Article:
Translators without Borders is a global community of over 100,000 members helping people get vital information and be heard, whatever language they speak.
The work of Translators without Borders is making an impact all over the world. Explore the map to learn more.
Worked with emergency response agencies in the United States and the Caribbean to translate hurricane preparedness messages into Spanish, Arabic, and Vietnamese, for those affected by devastating storms.
Worked with partner Asociación CoCoSI in El Salvador to reduce stigma and discrimination through non-binary gender education and raising of awareness in children.
Trained 15 Guinean translators and simplified and translated 800,000 words so that West African communities can access more health care information in their local language.
Worked with local and international humanitarian agencies in response to the European refugee crisis to provide rapid translation services in 6 languages. Trained over 480 interpreters and translators and created the first humanitarian interpreter roster.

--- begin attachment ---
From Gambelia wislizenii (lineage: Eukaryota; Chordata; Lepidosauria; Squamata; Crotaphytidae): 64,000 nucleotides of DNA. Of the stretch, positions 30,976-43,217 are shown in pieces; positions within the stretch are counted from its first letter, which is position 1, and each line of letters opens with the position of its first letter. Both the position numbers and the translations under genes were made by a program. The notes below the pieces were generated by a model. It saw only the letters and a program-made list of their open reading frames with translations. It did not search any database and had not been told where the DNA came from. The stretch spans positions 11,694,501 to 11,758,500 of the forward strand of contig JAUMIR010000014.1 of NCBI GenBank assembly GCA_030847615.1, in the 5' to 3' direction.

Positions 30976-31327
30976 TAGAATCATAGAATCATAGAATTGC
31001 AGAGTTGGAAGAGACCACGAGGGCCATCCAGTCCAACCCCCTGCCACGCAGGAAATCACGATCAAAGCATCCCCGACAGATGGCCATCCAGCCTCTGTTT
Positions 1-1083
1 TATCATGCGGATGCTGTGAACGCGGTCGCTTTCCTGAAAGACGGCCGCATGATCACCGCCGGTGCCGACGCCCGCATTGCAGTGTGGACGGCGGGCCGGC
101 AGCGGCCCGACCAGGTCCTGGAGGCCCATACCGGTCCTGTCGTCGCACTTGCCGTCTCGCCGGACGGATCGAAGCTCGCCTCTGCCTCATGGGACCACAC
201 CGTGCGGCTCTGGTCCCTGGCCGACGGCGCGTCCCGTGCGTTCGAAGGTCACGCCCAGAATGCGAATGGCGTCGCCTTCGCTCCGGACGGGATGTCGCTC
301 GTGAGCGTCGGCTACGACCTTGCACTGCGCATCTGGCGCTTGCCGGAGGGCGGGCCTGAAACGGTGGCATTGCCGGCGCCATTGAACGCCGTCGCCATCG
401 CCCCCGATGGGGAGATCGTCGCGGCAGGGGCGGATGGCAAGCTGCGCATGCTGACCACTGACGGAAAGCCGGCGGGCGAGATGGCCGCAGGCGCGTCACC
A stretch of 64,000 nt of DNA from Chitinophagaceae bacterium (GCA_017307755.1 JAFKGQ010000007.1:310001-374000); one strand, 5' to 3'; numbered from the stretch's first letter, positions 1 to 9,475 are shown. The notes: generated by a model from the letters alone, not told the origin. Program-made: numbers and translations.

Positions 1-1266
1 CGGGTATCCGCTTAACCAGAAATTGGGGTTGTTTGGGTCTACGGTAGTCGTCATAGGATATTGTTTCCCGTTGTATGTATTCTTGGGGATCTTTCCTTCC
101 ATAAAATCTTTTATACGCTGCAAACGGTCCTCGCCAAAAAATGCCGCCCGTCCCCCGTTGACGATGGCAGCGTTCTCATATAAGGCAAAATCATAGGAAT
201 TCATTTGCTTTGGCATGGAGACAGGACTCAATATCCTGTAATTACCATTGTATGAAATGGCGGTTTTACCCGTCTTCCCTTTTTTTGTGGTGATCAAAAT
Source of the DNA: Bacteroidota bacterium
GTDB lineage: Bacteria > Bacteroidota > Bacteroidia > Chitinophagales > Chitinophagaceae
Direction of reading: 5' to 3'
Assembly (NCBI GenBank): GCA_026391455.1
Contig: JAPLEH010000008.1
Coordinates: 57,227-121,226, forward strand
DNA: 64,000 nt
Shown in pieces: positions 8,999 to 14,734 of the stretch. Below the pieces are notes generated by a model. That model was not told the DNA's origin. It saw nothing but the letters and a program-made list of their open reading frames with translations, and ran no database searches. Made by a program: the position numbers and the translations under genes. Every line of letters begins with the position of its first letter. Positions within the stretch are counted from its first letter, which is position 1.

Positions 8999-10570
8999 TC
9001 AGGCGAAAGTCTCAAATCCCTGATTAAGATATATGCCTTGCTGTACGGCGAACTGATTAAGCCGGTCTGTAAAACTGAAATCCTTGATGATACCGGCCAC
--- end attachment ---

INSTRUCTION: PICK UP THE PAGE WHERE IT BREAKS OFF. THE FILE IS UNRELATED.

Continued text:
Translated the Core Humanitarian Standard on Quality and Accountability into Swahili for partner CHS Alliance.
Developed the world’s first ever offline crisis-specific machine translation engine for Kurdish languages, Sorani and Kurmanji.
Worked with the Wiki Project Med Foundation to translate 6,000 health articles for the Chinese version of the offline medical Wikipedia app.
Responding to the Rohingya crisis in Bangladesh where over 700,000 refugees are in need of vital information in a language they can understand. TWB is developing language capacity in the area.
Language makes a difference
We work with vulnerable populations of women, who often speak only their native languages. Translators help us truly understand the challenges they face, including details about their living conditions, or other safety and health risks, which is critical. At the same time, it helps us adapt our services to the local culture, and that includes being delivered in the local language. If the beneficiaries do not feel that they are being heard or that our services are culturally appropriate, we wil… Read more
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